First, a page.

LY R I C A L PR E S S Kensington Publishing Corp. www.kensingtonbooks.com
To the extent that the image or images on the cover of this book depict a person or persons, such person or persons are merely models, and are not intended to portray any character or characters featured in the book. LYRICAL PRESS BOOKS are published by Kensington Publishing Corp. 119 West 40th Street New York, NY 10018 Copyright ÂŠ 2018 by Christine d'Abo All rights reserved. No part of this book may be reproduced in any form or by any means without the prior written consent of the Publisher, excepting brief quotes used in reviews. All Kensington titles, imprints, and distributed lines are available at special quantity discounts for bulk purchases for sales promotion, premiums, fundraising, educational, or institutional use. Special book excerpts or customized printings can also be created to fit specific needs. For details, write or phone the office of the Kensington Sales Manager: Kensington Publishing Corp., 119 West 40th Street, New York, NY 10018. Attn. Sales Department. Phone: 1-800-221-2647. Lyrical Press and Lyrical Press logo Reg. U.S. Pat. & TM Off. First Electronic Edition: July 2018 eISBN-13: 978-1-5161-0613-4 eISBN-10: 1-5161-0613-X First Print Edition: July 2018 ISBN-13: 978-1-5161-0616-5 ISBN-10: 1-5161-0616-4 Printed in the United States of America
Chapter 1 Marissa sat on the edge of her bed in her underwear, pants down around her ankles and her apron still tied around her waist. Her phone was warm in her hands, the screen too bright in her dim basement apartment as another call came in. This was number four—no five. Yeah, the fifth call in an hour. That had to be a new record. Yesterday she’d only had five calls all day, which meant another collection agency must have uncovered her new number today. There was a small part of her that wondered if Andrew himself was passing her information along to them. Not that she’d given her ex her new cell number, but he’d proven to be super resourceful in his bitterness, and Marissa wouldn’t put it past him. This was her continued punishment for breaking up with him. Though technically, he’d broken up with her first. The screen on her phone went black, and the indicator flashed red letting her know that there was another message waiting. She set her phone into her lap, kicked off her work pants, taking a moment to rub her sore calves. She’d been working double shifts whenever she could, in a vain attempt to keep on top of these debts. Even if she’d known they were coming, the chances of her being able to financially handle them all were small at best. She’d maxed out on student loans, and because she’d co-signed for Andrew’s startup business two years ago, the bank wasn’t keen on giving her another one, even if it would help her consolidate debts. So double shifts between trips to the library to do research papers would be her life for the foreseeable future. She looked down at the blinking light. Morbid curiosity would get the better of her soon and she’d listen to whatever the demands were. She’d have to find a way to pay everything.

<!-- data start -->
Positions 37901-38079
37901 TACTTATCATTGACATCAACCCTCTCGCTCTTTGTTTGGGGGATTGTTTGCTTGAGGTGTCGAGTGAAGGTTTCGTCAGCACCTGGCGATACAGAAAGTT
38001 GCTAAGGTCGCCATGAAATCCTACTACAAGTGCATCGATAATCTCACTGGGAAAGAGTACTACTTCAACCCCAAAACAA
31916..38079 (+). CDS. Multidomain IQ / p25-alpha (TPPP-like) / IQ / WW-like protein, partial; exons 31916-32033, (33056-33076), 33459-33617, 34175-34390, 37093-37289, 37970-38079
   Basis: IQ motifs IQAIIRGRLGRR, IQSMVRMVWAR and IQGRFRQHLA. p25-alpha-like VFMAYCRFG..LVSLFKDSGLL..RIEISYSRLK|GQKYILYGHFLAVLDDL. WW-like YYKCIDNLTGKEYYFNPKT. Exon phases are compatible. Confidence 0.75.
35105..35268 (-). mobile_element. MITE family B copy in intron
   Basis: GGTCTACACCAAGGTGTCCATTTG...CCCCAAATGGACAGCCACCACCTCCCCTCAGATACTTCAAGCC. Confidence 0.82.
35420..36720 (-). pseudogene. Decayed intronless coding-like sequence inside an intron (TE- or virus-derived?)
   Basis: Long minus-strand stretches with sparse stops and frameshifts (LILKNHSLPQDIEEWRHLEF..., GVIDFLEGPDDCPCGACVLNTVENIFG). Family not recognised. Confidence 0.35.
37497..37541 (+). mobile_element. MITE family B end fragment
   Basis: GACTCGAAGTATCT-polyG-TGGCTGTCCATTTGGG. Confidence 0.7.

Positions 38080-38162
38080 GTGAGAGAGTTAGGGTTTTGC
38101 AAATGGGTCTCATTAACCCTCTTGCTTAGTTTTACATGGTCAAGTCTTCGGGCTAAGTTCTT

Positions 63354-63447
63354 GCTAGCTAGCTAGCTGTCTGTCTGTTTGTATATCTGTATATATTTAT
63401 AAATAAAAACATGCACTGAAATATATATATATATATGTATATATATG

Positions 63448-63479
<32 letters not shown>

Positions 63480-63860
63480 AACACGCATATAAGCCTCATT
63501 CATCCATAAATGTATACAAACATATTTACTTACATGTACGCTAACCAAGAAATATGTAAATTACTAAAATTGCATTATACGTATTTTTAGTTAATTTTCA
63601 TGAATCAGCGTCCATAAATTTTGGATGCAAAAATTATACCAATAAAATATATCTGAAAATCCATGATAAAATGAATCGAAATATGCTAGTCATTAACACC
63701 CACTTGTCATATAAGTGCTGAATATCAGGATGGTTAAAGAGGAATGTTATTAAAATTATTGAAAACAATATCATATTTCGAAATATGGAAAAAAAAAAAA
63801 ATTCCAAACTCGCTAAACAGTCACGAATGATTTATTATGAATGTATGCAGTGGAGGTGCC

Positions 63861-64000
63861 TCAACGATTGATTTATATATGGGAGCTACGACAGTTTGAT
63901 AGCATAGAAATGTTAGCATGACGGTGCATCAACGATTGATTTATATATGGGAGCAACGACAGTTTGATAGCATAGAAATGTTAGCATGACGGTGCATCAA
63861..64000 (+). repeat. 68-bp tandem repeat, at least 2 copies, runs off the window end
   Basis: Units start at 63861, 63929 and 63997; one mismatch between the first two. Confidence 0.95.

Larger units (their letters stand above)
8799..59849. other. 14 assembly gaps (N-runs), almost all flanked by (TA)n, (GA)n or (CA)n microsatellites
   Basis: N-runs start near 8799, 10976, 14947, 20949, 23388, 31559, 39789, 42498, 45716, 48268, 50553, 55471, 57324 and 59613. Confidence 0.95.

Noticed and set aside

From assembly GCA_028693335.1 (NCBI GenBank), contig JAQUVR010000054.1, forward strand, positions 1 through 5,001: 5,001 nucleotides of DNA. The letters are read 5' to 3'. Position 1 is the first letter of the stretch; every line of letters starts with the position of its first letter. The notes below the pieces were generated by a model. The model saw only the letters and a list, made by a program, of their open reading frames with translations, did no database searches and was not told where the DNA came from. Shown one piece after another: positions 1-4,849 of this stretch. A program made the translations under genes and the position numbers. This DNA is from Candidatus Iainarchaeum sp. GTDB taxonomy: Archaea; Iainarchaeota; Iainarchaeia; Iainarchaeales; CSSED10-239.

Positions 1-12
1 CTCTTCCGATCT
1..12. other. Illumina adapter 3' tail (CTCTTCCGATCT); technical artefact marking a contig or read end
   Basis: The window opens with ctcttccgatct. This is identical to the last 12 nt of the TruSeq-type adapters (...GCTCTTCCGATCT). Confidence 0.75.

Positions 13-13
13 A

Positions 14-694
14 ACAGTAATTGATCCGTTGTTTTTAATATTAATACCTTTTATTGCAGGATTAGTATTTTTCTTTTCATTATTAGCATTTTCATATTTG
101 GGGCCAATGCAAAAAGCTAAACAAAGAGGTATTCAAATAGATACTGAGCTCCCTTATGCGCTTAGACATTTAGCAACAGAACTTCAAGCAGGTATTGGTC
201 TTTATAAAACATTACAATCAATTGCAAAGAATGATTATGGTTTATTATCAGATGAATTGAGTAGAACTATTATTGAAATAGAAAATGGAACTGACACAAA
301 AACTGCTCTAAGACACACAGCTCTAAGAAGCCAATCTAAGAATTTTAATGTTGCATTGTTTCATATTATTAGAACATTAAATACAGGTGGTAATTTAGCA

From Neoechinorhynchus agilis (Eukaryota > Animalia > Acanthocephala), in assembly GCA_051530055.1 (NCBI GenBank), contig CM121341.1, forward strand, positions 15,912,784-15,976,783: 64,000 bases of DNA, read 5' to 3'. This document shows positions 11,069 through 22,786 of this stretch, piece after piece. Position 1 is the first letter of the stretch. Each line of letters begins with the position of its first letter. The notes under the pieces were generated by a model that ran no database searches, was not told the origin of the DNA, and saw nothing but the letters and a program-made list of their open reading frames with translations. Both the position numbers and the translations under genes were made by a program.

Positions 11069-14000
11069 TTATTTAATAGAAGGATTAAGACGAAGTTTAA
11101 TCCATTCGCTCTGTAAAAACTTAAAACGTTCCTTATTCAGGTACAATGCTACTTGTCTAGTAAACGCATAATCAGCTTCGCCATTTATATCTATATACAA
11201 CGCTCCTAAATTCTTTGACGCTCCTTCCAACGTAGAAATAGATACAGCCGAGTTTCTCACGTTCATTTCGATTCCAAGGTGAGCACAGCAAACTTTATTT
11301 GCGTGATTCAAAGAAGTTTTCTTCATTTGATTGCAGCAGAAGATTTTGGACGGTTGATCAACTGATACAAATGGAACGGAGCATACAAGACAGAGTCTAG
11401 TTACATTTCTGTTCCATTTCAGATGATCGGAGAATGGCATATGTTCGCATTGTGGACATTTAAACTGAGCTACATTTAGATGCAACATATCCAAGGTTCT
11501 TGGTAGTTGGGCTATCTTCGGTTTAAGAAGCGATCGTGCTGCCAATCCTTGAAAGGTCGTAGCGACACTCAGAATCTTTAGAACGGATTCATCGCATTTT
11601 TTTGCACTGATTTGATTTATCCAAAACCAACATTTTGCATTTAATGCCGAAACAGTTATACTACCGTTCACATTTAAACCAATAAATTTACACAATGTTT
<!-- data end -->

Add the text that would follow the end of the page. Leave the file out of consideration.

If she didn’t, her dreams of starting her own business would never come to pass. Andrew might have screwed up her past and present, but she’d be dammed if she’d cede him her future as well. Setting her phone on the bed, Marissa found the energy to get changed. She needed to head into the library to meet up with Naomi. They had a group assignment due in three days and Marissa hadn’t even started on her part of the project. The musty smell clung to her T-shirt as she slipped it on. Shit, she’d just washed these and had used those stupid scent booster beads. Nothing seemed to work. The air in her apartment was dank and left a residue over everything. She’d mentioned it to Shelia shortly after moving in, and a dehumidifier had appeared the next day. Maybe the damn thing was broken. She turned to go check it, when the message light caught her eye again, taunting her. There was no reason to check, because she knew what was there waiting for her, even if she didn’t know the exact words. It was simply another company that needed to be added to the list. She started out of the room, made it three steps before spinning around and snatching her phone. With a roll of her eyes, she pressed the button for her voice mail. Beep. “This is not a sales call. This is a message for Marissa Roy. Please contact Raylon Group at 647-555-7354 to receive important information on how to repay your debt. It’s imperative for you to get in touch with us or else your credit rating will be impacted. Again, the number is 647-555-7354.” She ended the call, and set her phone down on top of the dehumidifier. The motor wasn’t running, nor was the bucket in the back full. She gave it a little bang on the top, before hitting it a second time, harder. The motor kicked in, snapping and chugging away as it pulled the moisture from the air. Well, that was at least one thing she could fix. She picked up the phone and slid it into her pocket when it rang again. Instead of her generic ringtone, this time it was the one she’d assigned to her mom. Shit. Marissa had been purposely forgetting to call her for weeks now, knowing her mom would do whatever she could to try and help her out of this. And while she loved her mom more than anything, she wasn’t going to drag her into this mess. Taking a breath, Marissa smiled and hoped it would come through in her voice. “Hey there. I haven’t talked to you in ages.” “Hey baby.” Her mom’s voice came through crisp and clear, but for a moment was nearly drowned out by something loud in the background. “I missed you.” “What are you doing?”